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2009-10-10-10 Osteogenesis imperfecta, type II  © Binodini www.thefetus.net/

Osteogenesis imperfecta, type II

Binodini M. Chauhan, MD.

Surat, India.


Case report

A 22-year-old woman of a non-consanguineous marriage was referred to our department for a 2nd opinion scan due to a finding of short fetal limbs. This was her second pregnancy, and the first one ended as a miscarriage at 3rd month of the pregnancy. Her family history was not contributive and she did not take any drugs during the pregnancy.

Our ultrasound revealed a 26-27 weeks old singleton intrauterine pregnancy with several abnormal findings:

  • Head: The skull was abnormally echopenic and compressible due to poor bone mineralization;

  • Thorax: The thorax appeared narrow and bell-shaped with collapsed ribs of beaded appearance due to intra-uterine fractures; both lungs appeared hypoplastic with no evidence of pleural or pericardial effusion, and the thoracic circumference was below 2.5th percentile of the gestational age;

  • Limbs: All fetal long bones were extremely short (below 2 SD) and appeared bent and irregular (due to intrauterine fractures) and poorly ossified.

The findings were suggestive of a lethal skeletal dysplasia, most probably of the osteogenesis imperfecta type II (in our differential diagnostic, hypophosphatasia and achondrogenesis type I also came into consideration).

As the presumptive outcome of the pregnancy was unfavorable, the couple opted for the termination of the pregnancy.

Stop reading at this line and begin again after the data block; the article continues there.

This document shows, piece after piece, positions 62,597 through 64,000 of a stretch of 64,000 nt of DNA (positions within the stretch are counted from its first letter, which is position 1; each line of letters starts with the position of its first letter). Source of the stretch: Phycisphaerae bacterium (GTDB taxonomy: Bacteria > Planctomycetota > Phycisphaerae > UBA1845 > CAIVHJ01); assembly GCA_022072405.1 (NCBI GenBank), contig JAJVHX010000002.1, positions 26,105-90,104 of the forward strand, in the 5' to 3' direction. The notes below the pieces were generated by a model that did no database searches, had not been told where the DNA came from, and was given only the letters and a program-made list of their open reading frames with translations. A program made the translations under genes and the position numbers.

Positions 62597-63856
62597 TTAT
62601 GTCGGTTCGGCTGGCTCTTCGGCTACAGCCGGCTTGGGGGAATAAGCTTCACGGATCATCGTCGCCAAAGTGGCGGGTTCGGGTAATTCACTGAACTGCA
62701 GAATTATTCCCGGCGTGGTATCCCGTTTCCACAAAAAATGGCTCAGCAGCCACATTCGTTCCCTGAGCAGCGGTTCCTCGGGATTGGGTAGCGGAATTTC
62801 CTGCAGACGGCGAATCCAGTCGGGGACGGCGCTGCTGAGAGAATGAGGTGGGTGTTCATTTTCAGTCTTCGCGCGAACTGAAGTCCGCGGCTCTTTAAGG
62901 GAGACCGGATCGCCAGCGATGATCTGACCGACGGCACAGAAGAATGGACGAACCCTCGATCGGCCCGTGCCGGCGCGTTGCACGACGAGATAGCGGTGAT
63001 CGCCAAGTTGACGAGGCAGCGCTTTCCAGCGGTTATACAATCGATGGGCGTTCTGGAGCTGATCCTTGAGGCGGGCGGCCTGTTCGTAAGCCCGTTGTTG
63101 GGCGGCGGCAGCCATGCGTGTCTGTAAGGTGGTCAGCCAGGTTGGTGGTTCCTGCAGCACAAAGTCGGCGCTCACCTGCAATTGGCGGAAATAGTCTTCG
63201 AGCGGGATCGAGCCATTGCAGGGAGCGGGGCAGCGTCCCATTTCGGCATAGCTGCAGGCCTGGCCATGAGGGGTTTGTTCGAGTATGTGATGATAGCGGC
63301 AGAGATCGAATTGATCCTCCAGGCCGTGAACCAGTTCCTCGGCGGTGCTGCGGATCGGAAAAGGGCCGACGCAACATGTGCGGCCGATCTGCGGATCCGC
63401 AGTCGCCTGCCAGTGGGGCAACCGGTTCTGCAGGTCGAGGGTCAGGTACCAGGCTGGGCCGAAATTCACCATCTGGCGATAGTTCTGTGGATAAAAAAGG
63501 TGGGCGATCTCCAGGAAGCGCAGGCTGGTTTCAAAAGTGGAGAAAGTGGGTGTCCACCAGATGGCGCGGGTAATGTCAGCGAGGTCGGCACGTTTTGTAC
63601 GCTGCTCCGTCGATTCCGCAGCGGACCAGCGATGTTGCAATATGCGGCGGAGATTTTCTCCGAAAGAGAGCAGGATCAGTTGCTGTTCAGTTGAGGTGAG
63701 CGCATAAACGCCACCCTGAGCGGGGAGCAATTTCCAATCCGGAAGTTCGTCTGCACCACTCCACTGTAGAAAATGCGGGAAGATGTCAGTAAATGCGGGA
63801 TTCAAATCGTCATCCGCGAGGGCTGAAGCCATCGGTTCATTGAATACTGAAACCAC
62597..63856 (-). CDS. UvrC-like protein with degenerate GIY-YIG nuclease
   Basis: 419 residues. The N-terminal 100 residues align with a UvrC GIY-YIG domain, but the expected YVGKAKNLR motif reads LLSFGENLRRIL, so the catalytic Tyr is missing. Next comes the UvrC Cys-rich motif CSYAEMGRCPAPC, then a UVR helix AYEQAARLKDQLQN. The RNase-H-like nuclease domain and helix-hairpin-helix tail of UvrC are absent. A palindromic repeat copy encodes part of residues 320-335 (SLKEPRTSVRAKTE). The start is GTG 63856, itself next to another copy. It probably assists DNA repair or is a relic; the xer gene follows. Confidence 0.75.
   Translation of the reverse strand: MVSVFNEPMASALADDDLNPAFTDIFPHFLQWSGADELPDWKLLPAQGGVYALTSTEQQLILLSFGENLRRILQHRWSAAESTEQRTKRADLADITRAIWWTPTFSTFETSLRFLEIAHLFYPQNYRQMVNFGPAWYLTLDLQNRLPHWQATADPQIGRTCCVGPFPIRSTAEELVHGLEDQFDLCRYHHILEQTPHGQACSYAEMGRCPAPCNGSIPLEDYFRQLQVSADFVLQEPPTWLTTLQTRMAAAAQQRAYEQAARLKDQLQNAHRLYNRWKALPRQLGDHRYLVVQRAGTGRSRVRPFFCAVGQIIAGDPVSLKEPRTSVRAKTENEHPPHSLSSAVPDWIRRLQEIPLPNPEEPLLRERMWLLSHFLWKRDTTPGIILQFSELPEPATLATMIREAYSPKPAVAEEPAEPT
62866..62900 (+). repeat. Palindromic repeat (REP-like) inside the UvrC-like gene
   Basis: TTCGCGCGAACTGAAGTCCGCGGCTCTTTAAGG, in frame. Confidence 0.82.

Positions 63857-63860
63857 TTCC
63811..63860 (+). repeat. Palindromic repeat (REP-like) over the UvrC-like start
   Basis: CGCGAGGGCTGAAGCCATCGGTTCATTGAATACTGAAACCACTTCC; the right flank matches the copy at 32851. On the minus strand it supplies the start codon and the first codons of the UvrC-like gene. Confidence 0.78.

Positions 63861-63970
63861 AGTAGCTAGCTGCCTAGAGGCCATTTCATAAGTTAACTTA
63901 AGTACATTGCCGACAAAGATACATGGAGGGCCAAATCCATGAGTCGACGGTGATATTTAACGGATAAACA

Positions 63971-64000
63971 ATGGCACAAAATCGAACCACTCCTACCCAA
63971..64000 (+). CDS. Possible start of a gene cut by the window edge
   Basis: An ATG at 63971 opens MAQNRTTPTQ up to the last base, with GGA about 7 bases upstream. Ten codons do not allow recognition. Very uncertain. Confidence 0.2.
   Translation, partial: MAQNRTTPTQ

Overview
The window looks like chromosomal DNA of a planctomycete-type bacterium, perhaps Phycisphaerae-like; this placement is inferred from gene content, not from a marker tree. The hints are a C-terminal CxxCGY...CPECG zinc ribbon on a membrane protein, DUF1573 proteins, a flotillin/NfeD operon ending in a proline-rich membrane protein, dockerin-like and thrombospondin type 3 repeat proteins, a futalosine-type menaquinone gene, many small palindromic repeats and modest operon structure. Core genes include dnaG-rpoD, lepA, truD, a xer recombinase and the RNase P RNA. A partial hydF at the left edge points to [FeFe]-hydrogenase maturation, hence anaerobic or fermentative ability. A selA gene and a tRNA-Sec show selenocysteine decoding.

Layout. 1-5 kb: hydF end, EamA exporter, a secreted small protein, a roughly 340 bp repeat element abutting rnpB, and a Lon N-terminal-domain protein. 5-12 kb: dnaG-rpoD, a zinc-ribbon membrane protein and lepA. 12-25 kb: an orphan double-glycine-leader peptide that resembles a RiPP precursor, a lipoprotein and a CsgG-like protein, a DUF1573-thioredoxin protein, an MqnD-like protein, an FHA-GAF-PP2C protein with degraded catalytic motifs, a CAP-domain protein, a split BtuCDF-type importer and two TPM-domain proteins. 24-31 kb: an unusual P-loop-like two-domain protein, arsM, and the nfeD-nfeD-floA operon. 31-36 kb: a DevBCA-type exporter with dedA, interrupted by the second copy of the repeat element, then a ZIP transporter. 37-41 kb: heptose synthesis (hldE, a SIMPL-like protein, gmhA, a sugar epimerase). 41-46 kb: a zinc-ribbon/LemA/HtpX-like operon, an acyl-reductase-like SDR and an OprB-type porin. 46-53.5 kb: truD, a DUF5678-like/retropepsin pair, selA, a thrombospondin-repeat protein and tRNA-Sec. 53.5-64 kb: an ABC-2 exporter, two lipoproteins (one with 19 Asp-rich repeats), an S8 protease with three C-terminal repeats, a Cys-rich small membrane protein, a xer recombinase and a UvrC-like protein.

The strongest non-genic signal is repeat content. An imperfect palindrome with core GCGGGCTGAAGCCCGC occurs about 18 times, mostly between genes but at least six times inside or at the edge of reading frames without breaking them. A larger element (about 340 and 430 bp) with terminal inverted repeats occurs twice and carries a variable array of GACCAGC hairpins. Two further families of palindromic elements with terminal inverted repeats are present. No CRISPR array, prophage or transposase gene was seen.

At postnatal examination the  fetus weighing 850 grams, with a large membranous skull and short limbs. The lower limbs were bent and shorter than the upper limbs. The hands and feet were normal, the face showed protruding tongue and partially opened eyes, and the abdomen was bulging. The back and spine looked normally.

X-ray examination of the fetal skeleton showed poor mineralization of the fetal skull with preserved mineralization of the spine. The ribs were short and of beaded appearance due to multiple the intrauterine fractures. The femurs appeared bent and fractured with poor mineralization. The tibia and fibula were also short and bent. The upper limb bones also appeared short, fractured and poorly mineralized. Overall the skeleton was poorly mineralized with multiple fractures.

The final diagnosis was the osteogenesis imperfecta, type II. The osteogenesis imperfecta type II represents a “de novo" dominant mutation and its recurrence risk about 2-5 %.

Images 1, 2, 3, and 4: The images show transverse scans of the fetal head with increased echogenicity of the intracranial structures. The skull is easily compressible by the ultrasonographic probe - arrows on the image 4).

 

 

 

Video 1: The video demonstrates the easy compressibility of the fetal head.

Images 5, 6: The images demonstrate narrow fetal thorax with short, irregular ribs.

 

Images 7, 8: The images show short, bent femur of the fetus. Note that the both cortical layers of the femur are well recognizable (arrows on the image 8).

 

Image 9: The image shows short, bent bones of the upper extremity of the fetus.

Images 10, 11: 3D images; the image 10 shows abnormal, beaded ribs. The image 11 shows short upper limbs of the fetus.

 

Images 12, 13: 3D images; the image 12 shows short upper limb of the fetus; the image 13 shows the fetal profile and face with partially opened eyes (not contributive to the diagnosis).

 

Images 14, 15: The images show appearance of the aborted fetus.

 

Images 16, 17, 18, and 19: X-ray images demonstrating the overall hypomineralized skeleton with short, bent, irregular long bones, narrow bell-shaped thorax with abnormal ribs and extremely hypomineralized skull.

 

 

 

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